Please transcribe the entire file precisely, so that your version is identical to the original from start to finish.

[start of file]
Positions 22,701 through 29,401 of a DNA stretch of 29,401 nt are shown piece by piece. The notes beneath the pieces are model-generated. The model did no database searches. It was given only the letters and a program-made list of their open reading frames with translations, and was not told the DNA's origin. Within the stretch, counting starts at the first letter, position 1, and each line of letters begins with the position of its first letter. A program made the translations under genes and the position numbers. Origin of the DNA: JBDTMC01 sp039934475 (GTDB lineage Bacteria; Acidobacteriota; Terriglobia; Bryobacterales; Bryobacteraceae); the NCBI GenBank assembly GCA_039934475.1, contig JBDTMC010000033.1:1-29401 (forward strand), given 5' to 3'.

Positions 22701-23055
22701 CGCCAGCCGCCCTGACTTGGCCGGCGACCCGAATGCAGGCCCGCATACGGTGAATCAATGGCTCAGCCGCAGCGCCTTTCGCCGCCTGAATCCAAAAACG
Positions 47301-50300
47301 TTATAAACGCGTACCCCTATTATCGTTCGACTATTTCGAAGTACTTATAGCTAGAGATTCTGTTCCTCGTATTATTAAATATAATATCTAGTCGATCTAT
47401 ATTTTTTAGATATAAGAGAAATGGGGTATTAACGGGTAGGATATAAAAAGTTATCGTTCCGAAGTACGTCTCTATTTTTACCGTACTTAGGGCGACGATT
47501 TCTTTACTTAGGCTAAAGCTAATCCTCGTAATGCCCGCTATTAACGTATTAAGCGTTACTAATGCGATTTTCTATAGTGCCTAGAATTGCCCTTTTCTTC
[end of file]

Positions 22,701 through 29,401 of a DNA stretch of 29,401 nt are shown piece by piece. The notes beneath the pieces are model-generated. The model did no database searches. It was given only the letters and a program-made list of their open reading frames with translations, and was not told the DNA's origin. Within the stretch, counting starts at the first letter, position 1, and each line of letters begins with the position of its first letter. A program made the translations under genes and the position numbers. Origin of the DNA: JBDTMC01 sp039934475 (GTDB lineage Bacteria; Acidobacteriota; Terriglobia; Bryobacterales; Bryobacteraceae); the NCBI GenBank assembly GCA_039934475.1, contig JBDTMC010000033.1:1-29401 (forward strand), given 5' to 3'.

Positions 22701-23055
22701 CGCCAGCCGCCCTGACTTGGCCGGCGACCCGAATGCAGGCCCGCATACGGTGAATCAATGGCTCAGCCGCAGCGCCTTTCGCCGCCTGAATCCAAAAACG
Positions 47301-50300
47301 TTATAAACGCGTACCCCTATTATCGTTCGACTATTTCGAAGTACTTATAGCTAGAGATTCTGTTCCTCGTATTATTAAATATAATATCTAGTCGATCTAT
47401 ATTTTTTAGATATAAGAGAAATGGGGTATTAACGGGTAGGATATAAAAAGTTATCGTTCCGAAGTACGTCTCTATTTTTACCGTACTTAGGGCGACGATT
47501 TCTTTACTTAGGCTAAAGCTAATCCTCGTAATGCCCGCTATTAACGTATTAAGCGTTACTAATGCGATTTTCTATAGTGCCTAGAATTGCCCTTTTCTTC